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MICHAEL MORAN

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THE BOOK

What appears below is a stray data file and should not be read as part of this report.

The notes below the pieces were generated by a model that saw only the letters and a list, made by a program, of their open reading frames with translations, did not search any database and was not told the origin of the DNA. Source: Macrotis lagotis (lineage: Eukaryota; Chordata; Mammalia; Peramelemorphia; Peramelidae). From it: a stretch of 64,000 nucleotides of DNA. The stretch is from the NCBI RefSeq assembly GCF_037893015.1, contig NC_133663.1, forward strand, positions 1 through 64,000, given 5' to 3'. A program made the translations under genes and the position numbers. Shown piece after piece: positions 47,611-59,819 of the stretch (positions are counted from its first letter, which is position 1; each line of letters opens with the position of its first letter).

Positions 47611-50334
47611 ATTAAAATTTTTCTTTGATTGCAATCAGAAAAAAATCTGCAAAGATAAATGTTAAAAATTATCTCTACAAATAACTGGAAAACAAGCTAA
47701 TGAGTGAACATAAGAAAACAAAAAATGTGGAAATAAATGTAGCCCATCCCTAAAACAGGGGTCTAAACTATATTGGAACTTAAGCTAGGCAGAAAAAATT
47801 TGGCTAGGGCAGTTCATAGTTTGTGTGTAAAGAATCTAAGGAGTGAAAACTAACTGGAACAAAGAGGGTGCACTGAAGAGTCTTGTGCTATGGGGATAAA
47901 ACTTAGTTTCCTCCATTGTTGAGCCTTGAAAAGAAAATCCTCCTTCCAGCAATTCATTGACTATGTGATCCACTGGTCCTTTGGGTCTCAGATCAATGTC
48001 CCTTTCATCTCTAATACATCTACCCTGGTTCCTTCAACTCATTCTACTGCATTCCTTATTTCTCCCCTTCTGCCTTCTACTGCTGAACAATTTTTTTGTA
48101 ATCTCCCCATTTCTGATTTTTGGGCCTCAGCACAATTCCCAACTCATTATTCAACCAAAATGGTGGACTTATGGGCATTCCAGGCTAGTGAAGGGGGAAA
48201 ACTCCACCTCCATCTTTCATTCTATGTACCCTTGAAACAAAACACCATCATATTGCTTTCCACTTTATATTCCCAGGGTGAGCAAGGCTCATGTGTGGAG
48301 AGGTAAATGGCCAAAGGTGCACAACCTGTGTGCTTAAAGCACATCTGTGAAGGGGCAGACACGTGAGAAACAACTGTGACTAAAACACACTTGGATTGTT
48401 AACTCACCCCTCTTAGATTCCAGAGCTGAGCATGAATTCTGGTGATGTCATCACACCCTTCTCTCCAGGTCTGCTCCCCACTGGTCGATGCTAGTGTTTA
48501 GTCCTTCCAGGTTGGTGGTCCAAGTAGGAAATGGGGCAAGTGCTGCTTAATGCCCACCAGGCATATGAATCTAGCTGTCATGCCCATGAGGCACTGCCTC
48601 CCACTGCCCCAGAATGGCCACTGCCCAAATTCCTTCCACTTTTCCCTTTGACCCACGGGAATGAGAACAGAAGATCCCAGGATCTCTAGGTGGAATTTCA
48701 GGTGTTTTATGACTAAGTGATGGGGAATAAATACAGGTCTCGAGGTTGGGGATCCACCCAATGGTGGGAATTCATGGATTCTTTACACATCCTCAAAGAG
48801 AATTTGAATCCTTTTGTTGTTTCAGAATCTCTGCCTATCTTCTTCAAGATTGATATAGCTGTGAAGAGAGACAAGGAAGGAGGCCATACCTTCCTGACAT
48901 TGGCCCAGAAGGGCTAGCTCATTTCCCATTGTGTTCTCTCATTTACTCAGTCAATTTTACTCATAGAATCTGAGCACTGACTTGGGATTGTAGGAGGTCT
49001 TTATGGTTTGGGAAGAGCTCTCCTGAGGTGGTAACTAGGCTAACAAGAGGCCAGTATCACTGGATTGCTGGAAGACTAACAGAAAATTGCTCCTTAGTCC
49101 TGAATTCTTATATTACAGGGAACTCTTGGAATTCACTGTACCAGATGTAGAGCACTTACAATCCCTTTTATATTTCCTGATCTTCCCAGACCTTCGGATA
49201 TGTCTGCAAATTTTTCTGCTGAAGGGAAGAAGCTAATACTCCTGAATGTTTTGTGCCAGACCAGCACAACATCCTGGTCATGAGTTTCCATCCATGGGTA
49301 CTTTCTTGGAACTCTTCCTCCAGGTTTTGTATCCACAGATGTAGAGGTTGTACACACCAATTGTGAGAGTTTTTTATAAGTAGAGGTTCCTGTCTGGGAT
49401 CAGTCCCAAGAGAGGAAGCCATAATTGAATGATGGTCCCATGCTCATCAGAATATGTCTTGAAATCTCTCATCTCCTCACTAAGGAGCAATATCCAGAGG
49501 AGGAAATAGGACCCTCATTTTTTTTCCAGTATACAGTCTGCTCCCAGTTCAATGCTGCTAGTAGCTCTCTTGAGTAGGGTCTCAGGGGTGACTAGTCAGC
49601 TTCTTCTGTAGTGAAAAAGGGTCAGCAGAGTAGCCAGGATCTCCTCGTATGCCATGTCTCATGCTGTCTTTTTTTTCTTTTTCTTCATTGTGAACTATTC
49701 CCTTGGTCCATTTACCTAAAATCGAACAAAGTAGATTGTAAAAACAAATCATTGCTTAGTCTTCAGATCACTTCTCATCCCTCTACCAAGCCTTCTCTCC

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The Project Gutenberg EBook of Michael, by E. F. Benson This eBook is for the use of anyone anywhere at no cost and with almost no restrictions whatsoever. You may copy it, give it away or re-use it under the terms of the Project Gutenberg License included with this eBook or online at www.gutenberg.org Title: Michael Author: E. F. Benson Release Date: May 13, 2006 [EBook #2072] Language: English Character set encoding: ASCII *** START OF THIS PROJECT GUTENBERG EBOOK MICHAEL *** Produced by Donald Lainson; David Widger MICHAEL by E. F. Benson Contents CHAPTER I CHAPTER II CHAPTER III CHAPTER IX CHAPTER CHAPTER VII CHAPTER VIII CHAPTER CHAPTER XIII CHAPTER XIV CHAPTER XV CHAPTER IV CHAPTER V CHAPTER VI XI X CHAPTER CHAPTER CHAPTER XII CHAPTER XVI CHAPTER XVII CHAPTER I Though there was nothing visibly graceful about Michael Comber, he apparently had the art of giving gracefully. He had already told his cousin Francis, who sat on the arm of the sofa by his table, that there was no earthly excuse for his having run into debt; but now when the moment came for giving, he wrote the cheque quickly and eagerly, as if thoroughly enjoying it, and passed it over to him with a smile that was extraordinarily pleasant. "There you are, then, Francis," he said; "and I take it from you that that will put you perfectly square again. You've got to write to me, remember, in two days' time, saying that you have paid those bills. And for the rest, I'm delighted that you told me about it. In fact, I should have been rather hurt if you hadn't." Francis apparently had the art of accepting gracefully, which is more difficult than the feat which Michael had so successfully accomplished. "Mike, you're a brick," he said. "But then you always are a brick. Thanks awfully." Michael got up, and shuffled rather than walked across the room to the bell by the fireplace. As long as he was sitting down his big arms and broad shoulders gave the impression of strength, and you would have expected to find when he got up that he was tall and largely made. But when he rose the extreme shortness of his legs manifested itself, and he appeared almost deformed. His hands hung nearly to his knees; he was heavy, short, lumpish. "But it's more blessed to give than to receive, Francis," he said. "I have the best of you there." "Well, it's pretty blessed to receive when you are in a tight place, as I was," he said, laughing. "And I am so grateful." "Yes, I know you are. And it's that which makes me feel rather cheap, because I don't miss what I've given you. But that's distinctly not a reason for your doing it again. You'll have tea, won't you?" "Why, yes," said Francis, getting up, also, and leaning his elbow on the chimney-piece, which was nearly on a level with the top of Michael's head. And if Michael had gracefulness only in the art of giving, Francis's gracefulness in receiving was clearly of a piece with the rest of him. He was tall, slim and alert, with the quick, soft movements of some wild animal. His face, brown with sunburn and pink with brisk-going blood, was exceedingly handsome in a boyish and almost effeminate manner, and though he was only eighteen months younger than his cousin, he looked as if nine or ten years might have divided their ages. "But you are a brick, Mike," he said again, laying his long, brown hand on his cousin's shoulder. "I can't help saying it twice." "Twice more than was necessary," said Michael, finally dismissing the subject. The room where they sat was in Michael's flat in Half Moon Street, and high up in one of those tall, discreet-looking houses. The windows were wide open on this hot July afternoon, and the bourdon hum of London, where Piccadilly poured by at the street end, came in blended and blunted by distance, but with the suggestion of heat, of movement, of hurrying affairs. The room was very empty of furniture; there was a rug or two on the parquet floor, a long, low bookcase taking up the end near the door, a table, a sofa, three or four chairs, and a piano. Everything was plain, but equally obviously everything was expensive, and the general impression given was that the owner had no desire to be surrounded by things he did not want, but insisted on the superlative quality of the things he did. The rugs, for instance, happened to be of silk, the bookcase happened to be Hepplewhite, the piano bore the most eminent of makers' names. There were three mezzotints on the walls, a dragon's-blood vase on the high, carved chimney-piece; the whole bore the unmistakable stamp of a fine, individual taste. "But there's something else I want to talk to you about, Francis," said Michael, as presently afterwards they sat over their tea. "I can't say that I exactly want your advice, but I should like your opinion. I've done something, in fact, without asking anybody, but now that it's done I should like to know what you think about it." Francis laughed. "That's you all over, Michael," he said. "You always do a thing first, if you really mean to do it—which I suppose is moral courage—and then you go anxiously round afterwards to see if other people approve, which I am afraid looks like moral cowardice. I go on a different plan altogether. I ascertain the opinion of so many people before I do anything that I end by forgetting what I wanted to do. At least, that seems a reasonable explanation for the fact that I so seldom do anything." Michael looked affectionately at the handsome boy who lounged longlegged in the chair opposite him. Like many very shy persons, he had one friend with whom he was completely unreserved, and that was this cousin of his, for whose charm and insouciant brilliance he had so adoring an admiration. He pointed a broad, big finger at him. "Yes, but when you are like that," he said, "you can just float along. Other people float you. But I should sink heavily if I did nothing. I've got to swim all the time." "Well, you are in the army," said Francis. "That's as much swimming as anyone expects of a fellow who has expectations. In fact, it's I who have to swim all the time, if you come to think of it. You are somebody; I'm not!" Michael sat up and took a cigarette. "But I'm not in the army any longer," he said. "That's just what I am wanting to tell you." Francis laughed. "What do you mean?" he asked. "Have you been cashiered or shot or something?" "I mean that I wrote and resigned my commission yesterday," said Michael. "If you had dined with me last night—as, by the way, you promised to do—I should have told you then." Francis got up and leaned against the chimney-piece. He was conscious of not thinking this abrupt news as important as he felt he ought to think it. That was characteristic of him; he floated, as Michael had lately told him, finding the world an extremely pleasant place, full of warm currents that took you gently forward without entailing the slightest exertion. But Michael's grave and expectant face—that Michael who had been so eagerly kind about meeting his debts for him—warned him that, however gossamer-like his own emotions were, he must attempt to ballast himself over this. "Are you speaking seriously?" he asked. "Quite seriously. I never did anything that was so serious." "And that is what you want my opinion about?" he asked. "If so, you must tell me more, Mike. I can't have an opinion unless you give me the reasons why you did it. The thing itself—well, the thing itself doesn't seem to matter so immensely. The significance of it is why you did it." Michael's big, heavy-browed face lightened a moment. "For a fellow who never thinks," he said, "you think uncommonly well. But the reasons are obvious enough. You can guess sufficient reasons to account for it." "Let's hear them anyhow," said Francis. Michael clouded again. "Surely they are obvious," he said. "No one knows better than me, unless it is you, that I'm not like the rest of you. My mind isn't the build of a guardsman's mind, any more than my unfortunate body is. Half our work, as you know quite well, consists in being pleasant and in liking it. Well, I'm not pleasant. I'm not breezy and cordial. I can't do it. I make a task of what is a pastime to all of you, and I only shuffle through my task. I'm not popular, I'm not liked. It's no earthly use saying I am. I don't like the life; it seems to me senseless. And those who live it don't like me. They think me heavy—just heavy. And I have enough sensitiveness to know it." Michael need not have stated his reasons, for his cousin could certainly have guessed them; he could, too, have confessed to the truth of them. Michael had not the light hand, which is so necessary when young men work together in a companionship of which the cordiality is an essential part of the work; neither had he in the social side of life that particular and inimitable sort of easy self-confidence which, as he had said just now, enables its owner to float. Except in years he was not young; he could not manage to be "clubable"; he was serious and awkward at a supper party; he was altogether without the effervescence which is necessary in order to avoid flatness. He did his work also in the same conscientious but leaden way; officers and men alike felt it. All this Francis knew perfectly well; but instead of acknowledging it, he tried quite fruitlessly to smooth it over. "Aren't you exaggerating?" he asked. Michael shook his head. "Oh, don't tone it down, Francis!" he said. "Even if I was exaggerating —which I don't for a moment admit—the effect on my general efficiency would be the same. I think what I say is true." Francis became more practical. "But you've only been in the regiment three years," he said. "It won't be very popular resigning after only three years." "I have nothing much to lose on the score of popularity," remarked Michael. There was nothing pertinent that could be consoling here. "And have you told your father?" asked Francis. "Does Uncle Robert know?" "Yes; I wrote to father this morning, and I'm going down to Ashbridge tomorrow. I shall be very sorry if he disapproves." "Then you'll be sorry," said Francis. "I know, but it won't make any difference to my action. After all, I'm twentyfive; if I can't begin to manage my life now, you may be sure I never shall. But I know I'm right. I would bet on my infallibility. At present I've only told you half my reasons for resigning, and already you agree with me." Francis did not contradict this. "Let's hear the rest, then," he said. "You shall. The rest is far more important, and rather resembles a sermon." Francis appropriately sat down again. "Well, it's this," said Michael. "I'm twenty-five, and it is time that I began trying to be what perhaps I may be able to be, instead of not trying very much —because it's hopeless—to be what I can't be. I'm going to study music. I believe that I could perhaps do something there, and in any case I love it more than anything else. And if you love a thing, you have certainly a better chance of succeeding in it than in something that you don't love at all. I was stuck into the army for no reason except that soldiering is among the few employments which it is considered proper for fellows in my position—good Lord! how awful it sounds!—proper for me to adopt. The other things that were open were that I should be a sailor or a member of Parliament. But the soldier was what father chose. I looked round the picture gallery at home the other day; there are twelve Lord Ashbridges in uniform. So, as I shall be Lord Ashbridge when father dies, I was stuck into uniform too, to be the ill-starred thirteenth. But what has it all come to? If you think of it, when did the majority of them wear their smart uniforms? Chiefly when they went on peaceful parades or to court balls, or to the Sir Joshua Reynolds of the period to be painted. They've been tin soldiers, Francis! You're a tin soldier, and I've just ceased to be a tin soldier. If there was the smallest chance of being useful in the army, by which I mean standing up and being shot at because I am English, I would not dream of throwing it up. But there's no such chance." Michael paused a moment in his sermon, and beat out the ashes from his pipe against the grate. "Anyhow the chance is too remote," he said. "All the nations with armies and navies are too much afraid of each other to do more than growl. Also I happen to want to do something different with my life, and you can't do anything unless you believe in what you are doing. I want to leave behind me something more than the portrait of a tin soldier in the dining-room at Ashbridge. After all, isn't an artistic profession the greatest there is? For what counts, what is of value in the world to-day? Greek statues, the Italian pictures, the symphonies of Beethoven, the plays of Shakespeare. The people who have made beautiful things are they who are the benefactors of mankind. At least, so the people who love beautiful things think." Francis glanced at his cousin. He knew this interesting vital side of Michael; he was aware, too, that had anybody except himself been in the room, Michael could not have shown it. Perhaps there might be people to whom he could show it but certainly they were not those among whom Michael's life was passed. "Go on," he said encouragingly. "You're ripping, Mike." "Well, the nuisance of it is that the things I am ripping about appear to father to be a sort of indoor game. It's all right to play the piano, if it's too wet to play golf. You can amuse yourself with painting if there aren't any pheasants to shoot. In fact, he will think that my wanting to become a musician is much the same thing as if I wanted to become a billiard-marker. And if he and I talked about it till we were a hundred years old, he could never possibly appreciate my point of view." Michael got up and began walking up and down the room with his slow, ponderous movement. "Francis, it's a thousand pities that you and I can't change places," he said. "You are exactly the son father would like to have, and I should so much prefer being his nephew. However, you come next; that's one comfort." He paused a moment. "You see, the fact is that he doesn't like me," he said. "He has no sympathy whatever with my tastes, nor with what I am. I'm an awful trial to him, and I don't see how to help it. It's pure waste of time, my going on in the Guards. I do it badly, and I hate it. Now, you're made for it; you're that sort, and that sort is my father's sort. But I'm not; no one knows that better than myself. Then there's the question of marriage, too." Michael gave a mirthless laugh. "I'm twenty-five, you see," he said, "and it's the family custom for the eldest son to marry at twenty-five, just as he's baptised when he's a certain number of weeks old, and confirmed when he is fifteen. It's part of the family plan, and the Medes and Persians aren't in it when the family plan is in question. Then, again, the lucky young woman has to be suitable; that is to say, she must be what my father calls 'one of us.' How I loathe that phrase! So my mother has a list of the suitable, and they come down to Ashbridge in gloomy succession, and she and I are sent out to play golf together or go on the river. And when, to our unutterable relief, that is over, we hurry back to the house, and I escape to my piano, and she goes and flirts with you, if you are there. Don't deny it. And then another one comes, and she is drearier than the last—at least, I am." Francis lay back and laughed at this dismal picture of the rejection of the fittest. "But you're so confoundedly hard to please, Mike," he said. "There was an awfully nice girl down at Ashbridge at Easter when I was there, who was simply pining to take you. I've forgotten her name." Michael clicked his fingers in a summary manner. "There you are!" he said. "You and she flirted all the time, and three months afterwards you don't even remember her name. If you had only been me, you would have married her. As it was, she and I bored each other stiff. There's an irony for you! But as for pining, I ask you whether any girl in her senses could pine for me. Look at me, and tell me! Or rather, don't look at me; I can't bear to be looked at." Here was one of Michael's morbid sensitivenesses. He seldom forgot his own physical appearance, the fact of which was to him appalling. His stumpy figure with its big body, his broad, blunt-featured face, his long arms, his large hands and feet, his clumsiness in movement were to him of the nature of a constant nightmare, and it was only with Francis and the ease that his solitary presence gave, or when he was occupied with music that he wholly lost his self-consciousness in this respect. It seemed to him that he must be as repulsive to others as he was to himself, which was a distorted view of the case. Plain without doubt he was, and of heavy and ungainly build; but his belief in the finality of his uncouthness was morbid and imaginary, and half his inability to get on with his fellows, no less than with the maidens who were brought down in single file to Ashbridge, was due to this. He knew very well how light-heartedly they escaped to the geniality and attractiveness of Francis, and in the clutch of his own introspective temperament he could not free himself from the handicap of his own sensitiveness, and, like others, take himself for granted. He crushed his own power to please by the weight of his judgments on himself. "So there's another reason to complain of the irony of fate," he said. "I don't want to marry anybody, and God knows nobody wants to marry me. But, then, it's my duty to become the father of another Lord Ashbridge, as if there had not been enough of them already, and his mother must be a certain kind of girl, with whom I have nothing in common. So I say that if only we could have changed places, you would have filled my niche so perfectly, and I should have been free to bury myself in Leipzig or Munich, and lived like the grub I certainly am, and have drowned myself in a sea of music. As it is, goodness knows what my father will say to the letter I wrote him yesterday, which he will have received this morning. However, that will soon be patent, for I go down there to-morrow. I wish you were coming with me. Can't you manage to for a day or two, and help things along? Aunt Barbara will be there." Francis consulted a small, green morocco pocket-book. "Can't to-morrow," he said, "nor yet the day after. But perhaps I could get a few days' leave next week." "Next week's no use. I go to Baireuth next week." "Baireuth? Who's Baireuth?" asked Francis. "Oh, a man I know. His other name was Wagner, and he wrote some tunes." Francis nodded. "Oh, but I've heard of him," he said. "They're rather long tunes, aren't they? At least I found them so when I went to the opera the other night. Go on with your plans, Mike. What do you mean to do after that?" "Go on to Munich and hear the same tunes over, again. After that I shall come back and settle down in town and study." "Play the piano?" asked Francis, amiably trying to enter into his cousin's schemes. Michael laughed. "No doubt that will come into it," he said. "But it's rather as if you told somebody you were a soldier, and he said: 'Oh, is that quick march?'" "So it is. Soldiering largely consists of quick march, especially when it's more than usually hot." "Well, I shall learn to play the piano," said Michael. "But you play so rippingly already," said Francis cordially. "You played all those songs the other night which you had never seen before. If you can do that, there is nothing more you want to learn with the piano, is there?" "You are talking rather as father will talk," observed Michael. "Am I? Well, I seem to be talking sense." "You weren't doing what you seemed, then. I've got absolutely everything to learn about the piano." Francis rose. "Then it is clear I don't understand anything about it," he said. "Nor, I suppose, does Uncle Robert. But, really, I rather envy you, Mike. Anyhow, you want to do and be something so much that you are gaily going to face unpleasantnesses with Uncle Robert about it. Now, I wouldn't face unpleasantnesses with anybody about anything I wanted to do, and I suppose the reason must be that I don't want to do anything enough." "The malady of not wanting," quoted Michael. "Yes, I've got that malady. The ordinary things that one naturally does are all so pleasant, and take all the time there is, that I don't want anything particular, especially now that you've been such a brick—" "Stop it," said Michael. "Right; I got it in rather cleverly. I was saying that it must be rather nice to want a thing so much that you'll go through a lot to get it. Most fellows aren't like that." "A good many fellows are jelly-fish," observed Michael. "I suppose so. I'm one, you know. I drift and float. But I don't think I sting. What are you doing to-night, by the way?" "Playing the piano, I hope. Why?" "Only that two fellows are dining with me, and I thought perhaps you would come. Aunt Barbara sent me the ticket for a box at the Gaiety, too, and we might look in there. Then there's a dance somewhere." "Thanks very much, but I think I won't," said Michael. "I'm rather looking forward to an evening alone." "And that's an odd thing to look forward to," remarked Francis. "Not when you want to play the piano. I shall have a chop here at eight, and probably thump away till midnight." Francis looked round for his hat and stick. "I must go," he said. "I ought to have gone long ago, but I didn't want to. The malady came in again. Most of the world have got it, you know, Michael." Michael rose and stood by his tall cousin. "I think we English have got it," he said. "At least, the English you and I know have got it. But I don't believe the Germans, for instance, have. They're in deadly earnest about all sorts of things—music among them, which is the point that concerns me. The music of the world is German, you know!" Francis demurred to this. "Oh, I don't think so," he said. "This thing at the Gaiety is ripping, I believe. Do come and see." Michael resisted this chance of revising his opinion about the German origin of music, and Francis drifted out into Piccadilly. It was already getting on for seven o'clock, and the roadway and pavements were full of people who seemed rather to contradict Michael's theory that the nation generally suffered from the malady of not wanting, so eagerly and numerously were they on the quest for amusement. Already the street was a mass of taxicabs and private motors containing, each one of them, men and women in evening dress, hurrying out to dine before the theatre or the opera. Bright, eager faces peered out, with sheen of silk and glitter of gems; they all seemed alert and prosperous and keen for the daily hours of evening entertainment. A crowd similar in spirit pervaded the pavements, white-shirted men with coat on arm stepped in and out of swinging club doors and the example set by the leisured class seemed copiously copied by those whom desks and shops had made prisoners all day. The air of the whole town, swarming with the nation that is supposed to make so grave an affair of its amusements, was indescribably gay and lighthearted; the whole city seemed set on enjoying itself. The buses that boomed along were packed inside and out, and each was placarded with advertisement of some popular piece at theatre or musichall. Inside the Green Park the grass was populous with lounging figures, who, unable to pay for indoor entertainment, were making the most of what the coolness of sunset and grass supplied them with gratis; the newsboards of itinerant sellers contained nothing of more serious import than the result of cricket matches; and, as the dusk began to fall, street lamps and signs were lit, like early rising stars, so that no hint of the gathering night should be permitted to intrude on the perpetually illuminated city. All that was sordid and sad, all that was busy (except on these gay errands of pleasure) was shuffled away out of sight, so that the pleasure seekers might be excused for believing that there was nothing in the world that could demand their attention except the need of amusing themselves successfully. The workers toiled in order that when the working day was over the fruits of their labour might yield a harvest of a few hours' enjoyment; silkworms had spun so that from carriage windows might glimmer the wrappings made from their cocoons; divers had been imperilled in deep seas so that the pearls they had won might embellish the necks of these fair wearers. To Francis this all seemed very natural and proper, part of the recognised order of things that made up the series of sensations known to him as life. He did not, as he had said, very particularly care about anything, and it was undoubtedly true that there was no motive or conscious purpose in his life for which he would voluntarily have undergone any important stress of discomfort or annoyance. It was true that in pursuance of his profession there was a certain amount of "quick marching" and drill to be done in the heat, but that was incidental to the fact that he was in the Guards, and more than compensated for by the pleasures that were also naturally incidental to it. He would have been quite unable to think of anything that he would sooner do than what he did; and he had sufficient of the ingrained human tendency to do something of the sort, which was a matter of routine rather than effort, than have nothing whatever, except the gratification of momentary whims, to fill his